DIY file guide?

Daniel Macina

Well-Known Member
i also figgered somthin ' out. The apparent confusion is that (my being entirely tool-challenged and somewhat intellectually challenged as well !) I am talking about guiding a file while y'all are talking about guiding a knife against a grinder. On which case, this becomes one of those discussions where we both are correct . I apologize if I ruffled any feathers.
Didn’t ruffle my feathers I was just confused on what you meant but I understand now.


"The Montana Bladesmith"
I'll second what John copy/paste above.

I will also add that even though you can build one our of harden steel, I can tell you from experience that it won't more then one knife's worth of cutting the shoulders on a hidden tang. I know because I did it.... with 5160, 01, 1095, and even tried some Cruforge V once. All of them were wrecked before I got the shoulders completed on a single hidden tang blade.

Now I actually have several different carbide file guides for various purposes in the shop. My favorite is one of Bruce Bump's, and others that have the carbide dovetailed in place. I also have a couple that have the carbide "glued" on, and have found that they tend to get "off" depending on temp.... which I suspect is the glue expanding/contracting with temps.
I have different ones for different uses. In my experience, the wider the carbide "slips", and the closer they set to a blade clamped in the fixture, the easier is is to get a flat, true cut with a file. As the carbide gets more narrow, and further from the blade clamped in the fixture, the easier it is to get a convex cut due to file flex, that most don't realize they are doing....until they try to fit a guard and see hairline gaps all about a given should.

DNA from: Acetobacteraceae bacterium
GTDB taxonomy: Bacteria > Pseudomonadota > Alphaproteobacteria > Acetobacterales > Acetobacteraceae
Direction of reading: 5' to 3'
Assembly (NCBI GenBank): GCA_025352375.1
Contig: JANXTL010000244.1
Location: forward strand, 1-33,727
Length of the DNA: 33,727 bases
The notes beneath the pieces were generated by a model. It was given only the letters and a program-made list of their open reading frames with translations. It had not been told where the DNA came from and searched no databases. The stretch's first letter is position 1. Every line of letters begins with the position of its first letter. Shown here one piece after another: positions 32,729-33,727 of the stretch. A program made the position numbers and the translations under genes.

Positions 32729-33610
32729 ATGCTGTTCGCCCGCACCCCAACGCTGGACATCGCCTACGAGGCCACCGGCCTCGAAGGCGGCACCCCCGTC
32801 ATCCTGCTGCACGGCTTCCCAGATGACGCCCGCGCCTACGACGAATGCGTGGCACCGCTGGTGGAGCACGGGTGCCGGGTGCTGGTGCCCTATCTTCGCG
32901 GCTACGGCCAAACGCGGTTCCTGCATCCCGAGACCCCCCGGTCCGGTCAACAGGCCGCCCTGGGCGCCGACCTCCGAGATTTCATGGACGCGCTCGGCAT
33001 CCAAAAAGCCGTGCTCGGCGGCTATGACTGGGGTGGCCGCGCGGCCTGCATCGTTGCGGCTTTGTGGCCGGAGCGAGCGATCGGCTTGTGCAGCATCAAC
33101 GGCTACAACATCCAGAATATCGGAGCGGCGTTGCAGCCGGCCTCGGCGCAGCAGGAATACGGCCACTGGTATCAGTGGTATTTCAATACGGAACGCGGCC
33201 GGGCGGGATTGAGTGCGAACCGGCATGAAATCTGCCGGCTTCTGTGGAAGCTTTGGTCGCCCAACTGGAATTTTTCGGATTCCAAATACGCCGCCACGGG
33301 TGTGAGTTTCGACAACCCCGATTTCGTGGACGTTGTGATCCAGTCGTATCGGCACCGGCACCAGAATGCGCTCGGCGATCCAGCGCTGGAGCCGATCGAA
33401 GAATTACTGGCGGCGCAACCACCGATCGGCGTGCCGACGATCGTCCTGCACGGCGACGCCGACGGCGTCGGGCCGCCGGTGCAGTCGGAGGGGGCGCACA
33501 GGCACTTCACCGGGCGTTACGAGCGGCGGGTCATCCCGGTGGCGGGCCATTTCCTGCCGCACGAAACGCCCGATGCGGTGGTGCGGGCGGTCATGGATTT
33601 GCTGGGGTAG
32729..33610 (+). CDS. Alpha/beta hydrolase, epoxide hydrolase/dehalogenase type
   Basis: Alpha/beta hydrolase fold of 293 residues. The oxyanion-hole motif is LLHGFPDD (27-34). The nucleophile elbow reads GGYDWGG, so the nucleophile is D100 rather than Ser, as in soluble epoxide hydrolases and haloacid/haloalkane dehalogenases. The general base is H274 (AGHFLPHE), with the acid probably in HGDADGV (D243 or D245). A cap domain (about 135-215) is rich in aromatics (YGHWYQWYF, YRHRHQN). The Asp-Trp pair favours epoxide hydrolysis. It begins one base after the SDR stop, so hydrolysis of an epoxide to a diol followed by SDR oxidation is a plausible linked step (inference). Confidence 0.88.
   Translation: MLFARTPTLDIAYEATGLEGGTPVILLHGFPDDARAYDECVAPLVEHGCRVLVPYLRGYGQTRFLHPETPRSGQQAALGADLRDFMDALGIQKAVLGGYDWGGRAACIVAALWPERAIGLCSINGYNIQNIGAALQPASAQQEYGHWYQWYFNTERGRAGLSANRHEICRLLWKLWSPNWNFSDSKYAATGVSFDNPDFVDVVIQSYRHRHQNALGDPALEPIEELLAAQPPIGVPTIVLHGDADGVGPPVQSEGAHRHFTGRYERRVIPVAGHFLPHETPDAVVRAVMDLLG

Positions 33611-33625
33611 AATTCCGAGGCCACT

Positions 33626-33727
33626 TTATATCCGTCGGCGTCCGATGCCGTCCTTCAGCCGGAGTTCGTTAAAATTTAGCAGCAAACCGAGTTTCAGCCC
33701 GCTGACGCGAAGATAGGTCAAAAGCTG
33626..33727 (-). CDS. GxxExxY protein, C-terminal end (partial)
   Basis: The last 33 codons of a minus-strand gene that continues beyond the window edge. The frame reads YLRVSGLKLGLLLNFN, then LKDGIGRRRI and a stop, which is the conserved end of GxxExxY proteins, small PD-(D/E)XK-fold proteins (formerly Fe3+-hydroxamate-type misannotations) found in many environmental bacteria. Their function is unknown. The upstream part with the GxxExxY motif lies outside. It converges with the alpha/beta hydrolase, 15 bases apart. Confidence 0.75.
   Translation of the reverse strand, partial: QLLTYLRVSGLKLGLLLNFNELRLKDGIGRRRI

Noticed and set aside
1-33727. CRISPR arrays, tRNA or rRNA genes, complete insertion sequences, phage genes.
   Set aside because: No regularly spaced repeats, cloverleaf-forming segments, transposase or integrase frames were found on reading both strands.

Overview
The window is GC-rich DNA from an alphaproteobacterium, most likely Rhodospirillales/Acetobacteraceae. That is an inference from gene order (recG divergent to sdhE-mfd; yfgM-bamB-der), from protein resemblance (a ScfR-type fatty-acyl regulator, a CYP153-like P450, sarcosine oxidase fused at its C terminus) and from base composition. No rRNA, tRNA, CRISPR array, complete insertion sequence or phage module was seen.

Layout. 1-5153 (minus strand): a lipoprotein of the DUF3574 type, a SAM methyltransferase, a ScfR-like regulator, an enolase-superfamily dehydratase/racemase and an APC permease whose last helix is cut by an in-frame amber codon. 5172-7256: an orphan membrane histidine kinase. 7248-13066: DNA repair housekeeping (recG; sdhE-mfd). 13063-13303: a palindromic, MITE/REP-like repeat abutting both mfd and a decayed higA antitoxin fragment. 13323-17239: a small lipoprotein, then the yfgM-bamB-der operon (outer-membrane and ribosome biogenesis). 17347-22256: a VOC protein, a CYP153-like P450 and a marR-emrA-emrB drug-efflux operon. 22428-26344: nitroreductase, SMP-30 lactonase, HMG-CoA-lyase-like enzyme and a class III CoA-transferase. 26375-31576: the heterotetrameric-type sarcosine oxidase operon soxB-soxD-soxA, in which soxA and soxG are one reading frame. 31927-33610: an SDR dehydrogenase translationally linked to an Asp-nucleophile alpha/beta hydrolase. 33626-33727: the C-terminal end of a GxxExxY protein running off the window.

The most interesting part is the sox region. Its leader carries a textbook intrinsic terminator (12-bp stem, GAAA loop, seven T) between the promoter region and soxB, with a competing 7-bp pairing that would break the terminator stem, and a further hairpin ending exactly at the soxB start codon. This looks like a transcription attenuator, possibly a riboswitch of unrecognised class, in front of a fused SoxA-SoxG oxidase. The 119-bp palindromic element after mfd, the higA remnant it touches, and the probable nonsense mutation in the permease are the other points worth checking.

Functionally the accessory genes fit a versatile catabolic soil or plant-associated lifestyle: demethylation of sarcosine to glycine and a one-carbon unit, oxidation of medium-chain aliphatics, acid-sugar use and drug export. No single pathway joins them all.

I spotted it somewhere else in this thread.....and totally agree with it. For the cost of a modest knife, you can buy a good carbide file guide. It's more then worth it!

Self Made Knives

Well-Known Member
I've made a couple. Best one was from some super tough A6 steel. I left it fully hardened and no temper, files won't hardly touch it. I keep one side "perfect" as a reference, the other is the "working" side. Every few knives, I put the reference side down on the surface grinder and just give it a kiss to clean it up again. I also made another one a little extra wide for use in the vise on the milling machine. It's great to clamp the knife in the guide, then clamp the guide in the vise. You can flip side to side and get near perfect repeatability cutting shoulders.